GE ‘committed to evolving’ CF34 engine portfolio

Jet engine maker GE is this week celebrating 30 years of the CF34 engine powering regional aircraft.

It all began with Lufthansa CityLine as the regional airline launch customer in late 1992 and since then the CF34 has set the standard for performance, durability, and world-class reliability.

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Along with accumulating more than 200 million flight hours and over 157 million flight cycles, GE says it remains committed to evolving and investing in its CF34 engine portfolio to help ensure the continued success of regional aviation. And, GE technologies are available now to help customers reduce carbon emissions.

“For instance,” explains Christina Seda-Hoelle, who leads GE’s regional aircraft engines and services business, “all of our engines can run on approved sustainable aviation fuel (SAF) today, which includes the CF34 engine.

“This, along with services such as GE’s proprietary 360 Foam Wash to restore engine performance, as well as GE Digital software to optimize flight operations to reduce fuel consumption, helps operators improve overall engine/aircraft efficiency while reducing their carbon footprint.”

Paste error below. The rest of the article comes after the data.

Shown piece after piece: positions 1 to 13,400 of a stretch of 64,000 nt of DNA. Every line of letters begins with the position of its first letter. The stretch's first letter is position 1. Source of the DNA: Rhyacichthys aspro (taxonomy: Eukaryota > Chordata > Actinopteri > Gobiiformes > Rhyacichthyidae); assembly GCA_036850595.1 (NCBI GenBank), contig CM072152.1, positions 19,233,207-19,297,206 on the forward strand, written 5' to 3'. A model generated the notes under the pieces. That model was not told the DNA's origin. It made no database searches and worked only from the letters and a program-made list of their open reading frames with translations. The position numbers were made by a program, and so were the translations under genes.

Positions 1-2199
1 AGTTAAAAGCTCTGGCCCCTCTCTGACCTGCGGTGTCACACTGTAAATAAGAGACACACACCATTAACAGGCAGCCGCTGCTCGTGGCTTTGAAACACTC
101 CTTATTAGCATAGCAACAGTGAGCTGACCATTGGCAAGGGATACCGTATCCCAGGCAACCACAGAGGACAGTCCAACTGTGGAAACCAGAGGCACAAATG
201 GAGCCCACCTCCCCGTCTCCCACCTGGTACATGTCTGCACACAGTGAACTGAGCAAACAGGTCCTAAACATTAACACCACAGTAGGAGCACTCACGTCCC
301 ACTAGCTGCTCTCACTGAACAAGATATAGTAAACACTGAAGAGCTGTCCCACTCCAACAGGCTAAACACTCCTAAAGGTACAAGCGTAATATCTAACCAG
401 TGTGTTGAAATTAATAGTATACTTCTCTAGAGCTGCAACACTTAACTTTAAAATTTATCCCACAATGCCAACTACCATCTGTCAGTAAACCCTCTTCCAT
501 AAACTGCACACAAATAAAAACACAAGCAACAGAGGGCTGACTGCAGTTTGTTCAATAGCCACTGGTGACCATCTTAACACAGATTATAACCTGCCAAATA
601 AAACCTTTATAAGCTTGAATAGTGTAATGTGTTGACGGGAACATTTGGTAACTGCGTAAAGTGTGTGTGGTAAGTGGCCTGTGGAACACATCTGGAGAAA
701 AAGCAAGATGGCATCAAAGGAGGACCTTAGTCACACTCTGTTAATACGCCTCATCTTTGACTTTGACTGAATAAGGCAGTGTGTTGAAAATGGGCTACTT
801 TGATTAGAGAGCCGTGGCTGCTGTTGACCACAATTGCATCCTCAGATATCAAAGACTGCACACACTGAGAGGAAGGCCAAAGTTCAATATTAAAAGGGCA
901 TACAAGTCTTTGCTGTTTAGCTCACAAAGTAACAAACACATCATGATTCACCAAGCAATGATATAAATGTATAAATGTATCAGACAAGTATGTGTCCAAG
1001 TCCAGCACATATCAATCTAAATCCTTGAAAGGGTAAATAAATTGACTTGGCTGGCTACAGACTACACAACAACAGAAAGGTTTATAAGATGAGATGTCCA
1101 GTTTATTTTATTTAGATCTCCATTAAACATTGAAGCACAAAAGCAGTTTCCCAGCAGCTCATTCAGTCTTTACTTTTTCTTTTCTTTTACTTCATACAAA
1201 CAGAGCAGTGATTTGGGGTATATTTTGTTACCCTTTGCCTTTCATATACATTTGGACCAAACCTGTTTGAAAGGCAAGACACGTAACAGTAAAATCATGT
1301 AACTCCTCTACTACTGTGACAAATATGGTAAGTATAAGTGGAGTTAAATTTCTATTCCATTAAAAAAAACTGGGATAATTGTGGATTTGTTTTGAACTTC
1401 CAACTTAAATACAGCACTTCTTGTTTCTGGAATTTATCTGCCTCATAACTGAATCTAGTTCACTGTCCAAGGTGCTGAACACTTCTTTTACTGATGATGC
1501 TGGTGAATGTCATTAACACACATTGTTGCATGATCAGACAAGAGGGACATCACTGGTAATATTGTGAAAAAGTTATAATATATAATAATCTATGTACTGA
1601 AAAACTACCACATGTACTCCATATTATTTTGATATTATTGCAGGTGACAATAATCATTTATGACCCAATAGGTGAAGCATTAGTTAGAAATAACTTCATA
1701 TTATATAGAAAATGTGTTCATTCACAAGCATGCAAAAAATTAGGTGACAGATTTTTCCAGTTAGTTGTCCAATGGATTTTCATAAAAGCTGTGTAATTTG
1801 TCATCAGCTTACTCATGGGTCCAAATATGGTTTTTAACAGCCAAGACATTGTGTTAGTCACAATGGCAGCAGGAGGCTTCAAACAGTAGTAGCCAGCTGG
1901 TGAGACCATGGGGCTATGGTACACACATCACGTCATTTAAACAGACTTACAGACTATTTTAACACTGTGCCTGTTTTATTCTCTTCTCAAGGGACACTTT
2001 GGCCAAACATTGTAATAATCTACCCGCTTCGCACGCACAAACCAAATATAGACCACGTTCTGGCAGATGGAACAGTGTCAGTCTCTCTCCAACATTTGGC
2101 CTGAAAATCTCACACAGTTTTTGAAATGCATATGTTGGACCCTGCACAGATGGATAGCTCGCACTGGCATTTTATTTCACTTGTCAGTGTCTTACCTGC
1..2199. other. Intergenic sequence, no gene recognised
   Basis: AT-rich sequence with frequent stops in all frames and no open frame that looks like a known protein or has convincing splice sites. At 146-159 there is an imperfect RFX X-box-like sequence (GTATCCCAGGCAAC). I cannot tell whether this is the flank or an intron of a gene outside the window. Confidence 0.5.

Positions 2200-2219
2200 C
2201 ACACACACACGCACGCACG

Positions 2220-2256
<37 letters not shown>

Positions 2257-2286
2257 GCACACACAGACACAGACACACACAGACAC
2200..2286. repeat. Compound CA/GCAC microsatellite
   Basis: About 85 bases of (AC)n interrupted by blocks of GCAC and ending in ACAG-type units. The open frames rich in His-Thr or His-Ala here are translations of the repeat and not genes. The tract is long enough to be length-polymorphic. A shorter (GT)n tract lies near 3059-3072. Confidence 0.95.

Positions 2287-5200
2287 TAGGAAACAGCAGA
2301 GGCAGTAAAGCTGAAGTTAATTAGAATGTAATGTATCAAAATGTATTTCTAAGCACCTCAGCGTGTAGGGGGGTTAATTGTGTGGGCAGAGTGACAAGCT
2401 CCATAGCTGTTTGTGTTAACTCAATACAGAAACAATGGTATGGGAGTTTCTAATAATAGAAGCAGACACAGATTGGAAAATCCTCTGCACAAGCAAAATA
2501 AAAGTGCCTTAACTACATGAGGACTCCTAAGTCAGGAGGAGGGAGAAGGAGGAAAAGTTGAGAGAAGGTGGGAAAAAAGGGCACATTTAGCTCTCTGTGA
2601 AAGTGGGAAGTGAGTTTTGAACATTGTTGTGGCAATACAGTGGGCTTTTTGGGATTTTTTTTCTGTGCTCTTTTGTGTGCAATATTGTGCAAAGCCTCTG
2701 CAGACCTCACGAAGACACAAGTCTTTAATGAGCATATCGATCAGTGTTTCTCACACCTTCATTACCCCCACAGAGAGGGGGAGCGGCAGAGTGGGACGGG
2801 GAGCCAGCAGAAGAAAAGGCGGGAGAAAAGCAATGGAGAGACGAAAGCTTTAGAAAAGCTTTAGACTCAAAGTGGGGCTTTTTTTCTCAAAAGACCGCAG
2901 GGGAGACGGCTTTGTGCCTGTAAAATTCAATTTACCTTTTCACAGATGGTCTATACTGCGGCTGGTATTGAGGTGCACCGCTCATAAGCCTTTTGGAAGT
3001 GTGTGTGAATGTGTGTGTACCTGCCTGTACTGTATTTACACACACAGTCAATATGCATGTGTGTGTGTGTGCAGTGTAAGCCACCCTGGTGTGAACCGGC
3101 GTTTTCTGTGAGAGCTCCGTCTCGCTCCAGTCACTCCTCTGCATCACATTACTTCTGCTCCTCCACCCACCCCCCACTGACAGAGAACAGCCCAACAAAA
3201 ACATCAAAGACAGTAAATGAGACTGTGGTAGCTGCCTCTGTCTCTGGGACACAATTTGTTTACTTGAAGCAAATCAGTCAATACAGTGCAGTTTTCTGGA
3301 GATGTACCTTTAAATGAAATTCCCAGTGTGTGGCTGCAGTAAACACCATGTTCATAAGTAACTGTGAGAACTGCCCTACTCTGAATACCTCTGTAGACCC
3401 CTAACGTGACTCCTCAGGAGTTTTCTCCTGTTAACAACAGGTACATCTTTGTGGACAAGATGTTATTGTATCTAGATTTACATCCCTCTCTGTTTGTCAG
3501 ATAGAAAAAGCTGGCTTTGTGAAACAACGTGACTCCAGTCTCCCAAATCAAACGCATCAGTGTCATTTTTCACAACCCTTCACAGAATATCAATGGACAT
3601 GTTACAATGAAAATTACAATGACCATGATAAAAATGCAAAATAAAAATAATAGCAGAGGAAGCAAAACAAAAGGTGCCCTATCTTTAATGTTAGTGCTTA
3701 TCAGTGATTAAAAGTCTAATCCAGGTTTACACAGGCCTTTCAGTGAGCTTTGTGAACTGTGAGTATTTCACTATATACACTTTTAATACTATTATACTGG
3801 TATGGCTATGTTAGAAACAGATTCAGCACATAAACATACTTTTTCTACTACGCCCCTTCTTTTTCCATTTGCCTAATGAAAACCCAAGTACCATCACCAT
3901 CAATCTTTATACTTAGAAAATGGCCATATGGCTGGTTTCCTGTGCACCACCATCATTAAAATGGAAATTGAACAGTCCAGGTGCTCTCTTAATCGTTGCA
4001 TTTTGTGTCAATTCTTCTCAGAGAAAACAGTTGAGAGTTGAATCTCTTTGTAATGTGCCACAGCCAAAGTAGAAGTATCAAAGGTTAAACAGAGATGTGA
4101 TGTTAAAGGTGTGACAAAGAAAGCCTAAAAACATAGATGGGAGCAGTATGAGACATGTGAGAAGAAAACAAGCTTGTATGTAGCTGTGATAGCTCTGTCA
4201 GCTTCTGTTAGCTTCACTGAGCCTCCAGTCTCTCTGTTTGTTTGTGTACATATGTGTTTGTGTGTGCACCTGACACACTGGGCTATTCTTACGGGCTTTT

She adds that GE is committed to a more sustainable future by investing in bold propulsion technologies for the future of flight and making its operations carbon neutral. In fact, GE’s ambition is to be a net zero company by 2050 for emissions associated with the use of sold products.

“The CF34 engine family has seen continuous technology infusion and durability improvements over now more than 30-year lifetime, and we will continue to bring CF34 efficiency forward as well as do all we can to support the regional airline industry.”

CF34-3 turbofan before regional: four decades of proven performance

The CF34-3 powers the Challenger 650 business jet as well as the Bombardier CRJ200 regional airliner.

In regions where reliability, durability, and time-on-wing matter most, the 8,729lb thrust CF34-3 has consistently delivered with a 99.99 per cent on time departure rating.

This earliest CF34 engine model started out in military as the TF34, most famously on the A-10 Warthog in the early 1970s. The CF34 engine entered service on the Bombardier Challenger 601 Corporate Jet in 1983. Since its debut on regional jets in 1992 on the Challenger 601, the engine has earned a reputation as one of the most fuel-efficient engines in its class.

Today, the CF34 engine family powers approximately 10,000 daily passenger flights with 178 commercial operators based in 76 countries. The engine line, which includes CF34-3, CF34-8, and CF34-10 models, has a track record for outstanding reliability and durability, with a dispatch reliability rate ranging between 99.96 per cent and 99.99 per cent (12-month rolling).

 

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